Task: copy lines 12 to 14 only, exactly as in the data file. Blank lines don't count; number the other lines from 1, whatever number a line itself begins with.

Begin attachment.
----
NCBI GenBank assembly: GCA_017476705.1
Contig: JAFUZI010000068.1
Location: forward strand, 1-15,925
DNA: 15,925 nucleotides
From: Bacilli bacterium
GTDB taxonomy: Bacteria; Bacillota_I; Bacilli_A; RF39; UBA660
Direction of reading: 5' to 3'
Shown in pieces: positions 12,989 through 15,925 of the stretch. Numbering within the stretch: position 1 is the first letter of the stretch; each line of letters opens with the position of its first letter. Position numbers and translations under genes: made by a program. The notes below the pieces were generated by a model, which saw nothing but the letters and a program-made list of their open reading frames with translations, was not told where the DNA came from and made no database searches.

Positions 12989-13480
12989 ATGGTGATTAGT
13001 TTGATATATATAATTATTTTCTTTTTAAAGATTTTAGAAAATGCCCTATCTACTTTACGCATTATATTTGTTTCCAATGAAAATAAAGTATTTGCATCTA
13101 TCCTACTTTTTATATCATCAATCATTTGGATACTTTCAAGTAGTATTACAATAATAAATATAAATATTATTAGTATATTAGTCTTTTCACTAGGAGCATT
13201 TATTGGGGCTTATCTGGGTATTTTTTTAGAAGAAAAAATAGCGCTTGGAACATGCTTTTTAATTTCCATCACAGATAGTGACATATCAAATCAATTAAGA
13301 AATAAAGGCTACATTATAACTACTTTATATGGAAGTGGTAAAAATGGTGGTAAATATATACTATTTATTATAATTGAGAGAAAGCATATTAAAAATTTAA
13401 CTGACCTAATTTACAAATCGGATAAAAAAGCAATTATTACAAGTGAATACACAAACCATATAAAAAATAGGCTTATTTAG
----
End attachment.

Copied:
13101 TCCTACTTTTTATATCATCAATCATTTGGATACTTTCAAGTAGTATTACAATAATAAATATAAATATTATTAGTATATTAGTCTTTTCACTAGGAGCATT
13201 TATTGGGGCTTATCTGGGTATTTTTTTAGAAGAAAAAATAGCGCTTGGAACATGCTTTTTAATTTCCATCACAGATAGTGACATATCAAATCAATTAAGA
13301 AATAAAGGCTACATTATAACTACTTTATATGGAAGTGGTAAAAATGGTGGTAAATATATACTATTTATTATAATTGAGAGAAAGCATATTAAAAATTTAA